The Benton County Sheriff's Office will pursue a contract for medical services at the jail -- a move that could bring a greater amount of medical coverage for equal or less money.
Such a contract also would reduce the county's liability, said Sheriff Steve Keane. He presented the idea to county commissioners Tuesday.
Commissioners in a unanimous vote gave Keane's office the authority to negotiate a contract with a corrections health care company.
The contract will come back to commissioners for approval at a future meeting.
"I'm excited, just for the simple fact that we're ... taking a look at possible ways to reduce the liability when it comes to the county and provide a better service," said Commissioner Shon Small, chairman of the board of commissioners.
The county jail in Kennewick holds about 600 inmates on average a day.
"As you know, after 11 o'clock at night we don't have any medical providers in the facility," Keane said. "So officers are having to make the decision as to whether or not a person needs to receive medical care outside of the facility. We find ourselves transporting a lot of individuals to and from the hospital to be checked out just because we have to err on the side of caution."
Keane at a meeting in June brought up the need for 24-hour medical coverage and commissioners were receptive, asking that the county administrator and sheriff's office work together to identify money for additional nurse positions.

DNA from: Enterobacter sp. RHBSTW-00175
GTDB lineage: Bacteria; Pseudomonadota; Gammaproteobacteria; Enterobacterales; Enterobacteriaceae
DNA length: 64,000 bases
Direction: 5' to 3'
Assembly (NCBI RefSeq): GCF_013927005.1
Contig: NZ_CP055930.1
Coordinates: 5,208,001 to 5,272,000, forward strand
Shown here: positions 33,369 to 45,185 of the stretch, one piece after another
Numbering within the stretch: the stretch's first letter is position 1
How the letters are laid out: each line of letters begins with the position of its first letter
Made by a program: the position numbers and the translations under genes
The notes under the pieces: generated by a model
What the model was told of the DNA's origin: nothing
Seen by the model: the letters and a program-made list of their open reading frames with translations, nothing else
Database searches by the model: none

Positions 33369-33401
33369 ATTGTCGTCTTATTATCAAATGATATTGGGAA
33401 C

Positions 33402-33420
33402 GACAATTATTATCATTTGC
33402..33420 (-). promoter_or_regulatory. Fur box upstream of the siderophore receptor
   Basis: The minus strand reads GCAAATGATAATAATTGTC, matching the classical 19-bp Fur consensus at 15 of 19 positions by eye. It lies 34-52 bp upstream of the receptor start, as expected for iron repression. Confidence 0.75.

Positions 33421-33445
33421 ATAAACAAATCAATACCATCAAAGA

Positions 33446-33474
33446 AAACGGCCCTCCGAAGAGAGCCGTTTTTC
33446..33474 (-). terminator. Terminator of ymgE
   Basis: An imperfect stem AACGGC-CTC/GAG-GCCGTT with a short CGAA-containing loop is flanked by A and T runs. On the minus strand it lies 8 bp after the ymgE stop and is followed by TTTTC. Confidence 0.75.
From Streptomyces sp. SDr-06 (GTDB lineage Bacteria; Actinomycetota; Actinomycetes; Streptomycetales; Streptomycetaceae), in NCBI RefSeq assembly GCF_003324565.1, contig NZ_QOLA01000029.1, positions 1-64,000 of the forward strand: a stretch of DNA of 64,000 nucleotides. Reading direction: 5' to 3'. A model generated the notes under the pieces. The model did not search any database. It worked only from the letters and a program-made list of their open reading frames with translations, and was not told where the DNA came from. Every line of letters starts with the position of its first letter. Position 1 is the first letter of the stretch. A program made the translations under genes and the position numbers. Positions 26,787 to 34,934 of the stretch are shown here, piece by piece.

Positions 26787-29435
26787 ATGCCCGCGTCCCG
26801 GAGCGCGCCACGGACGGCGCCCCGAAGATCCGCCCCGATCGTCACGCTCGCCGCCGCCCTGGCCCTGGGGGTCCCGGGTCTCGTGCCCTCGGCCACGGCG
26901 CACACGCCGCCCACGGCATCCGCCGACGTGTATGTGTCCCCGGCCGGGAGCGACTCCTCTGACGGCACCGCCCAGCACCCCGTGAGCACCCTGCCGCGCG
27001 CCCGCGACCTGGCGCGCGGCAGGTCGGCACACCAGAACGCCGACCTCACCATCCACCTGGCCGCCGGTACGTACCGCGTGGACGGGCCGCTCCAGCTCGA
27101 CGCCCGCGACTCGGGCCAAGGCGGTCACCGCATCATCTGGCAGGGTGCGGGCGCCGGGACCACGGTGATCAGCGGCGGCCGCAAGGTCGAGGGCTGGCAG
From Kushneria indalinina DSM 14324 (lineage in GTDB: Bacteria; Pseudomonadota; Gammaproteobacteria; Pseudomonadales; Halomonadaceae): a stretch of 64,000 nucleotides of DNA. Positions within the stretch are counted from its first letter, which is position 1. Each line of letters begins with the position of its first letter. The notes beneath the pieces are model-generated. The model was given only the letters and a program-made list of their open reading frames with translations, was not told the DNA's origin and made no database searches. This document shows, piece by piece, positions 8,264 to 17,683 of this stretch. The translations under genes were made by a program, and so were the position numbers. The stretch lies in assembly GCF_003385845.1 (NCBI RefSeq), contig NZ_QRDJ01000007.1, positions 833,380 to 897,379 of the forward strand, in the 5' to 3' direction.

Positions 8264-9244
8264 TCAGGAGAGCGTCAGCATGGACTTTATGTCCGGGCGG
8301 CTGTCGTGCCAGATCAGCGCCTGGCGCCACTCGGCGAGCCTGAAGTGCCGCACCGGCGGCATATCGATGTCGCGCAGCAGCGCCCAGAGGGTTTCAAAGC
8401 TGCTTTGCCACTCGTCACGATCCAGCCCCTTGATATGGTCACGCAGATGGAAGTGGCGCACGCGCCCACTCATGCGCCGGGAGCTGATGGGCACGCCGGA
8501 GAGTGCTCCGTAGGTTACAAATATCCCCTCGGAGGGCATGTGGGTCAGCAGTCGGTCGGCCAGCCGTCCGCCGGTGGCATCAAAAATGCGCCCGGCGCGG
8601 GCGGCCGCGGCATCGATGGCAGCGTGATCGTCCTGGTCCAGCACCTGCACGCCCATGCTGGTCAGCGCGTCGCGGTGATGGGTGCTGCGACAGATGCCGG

Since that meeting, the sheriff's office informally sought proposals from some health care companies to gauge whether pursing a contract was a better plan.
One of the proposals came in too high, but the Colorado-based Correctional Healthcare Companies "came back with a number that we could well support within our current budget," Sheriff's Lt. Josh Shelton told commissioners. The proposal included 24-hour medical coverage.
The county currently spends about $1.5 million annually on jail medical services, with a physician who works part-time by contract and a corps of nurses who provide care.
The nurses are county employees.
Keane told the Herald that if a contract arrangement moves forward he would hope to retain as many as want to stay on.
-- Keane told commissioners he needs to bring in additional nurses on a per diem basis immediately as a stop-gap measure because of a significant dip in nursing staff.
"We started out with 10 nurses and within a very short period of time we're down to five" due to factors such as leave and resignations, he said.
Keane is negotiating a contract, and commissioners gave Small authority to sign it on behalf of the board when it's worked out.
-- Commissioners agreed to hold a workshop to discuss South 38th Avenue.
The road today is privately maintained.
Some nearby property owners proposed improving it and some other streets in the neighborhood through a county road improvement district. The residents would have paid for the work through per-parcel assessments.
The proposal drew both support and opposition in the neighborhood; commissioners ultimately rejected it at a meeting earlier this year.
But they asked county staff to start the process of having 38th classified as a collector street, which would allow the county to seek funding to improve it. Proposed federal classification has come through and now officials must decide how to move forward.
-- Sara Schilling: 582-1529; email@example.com; Twitter: @saraTCHerald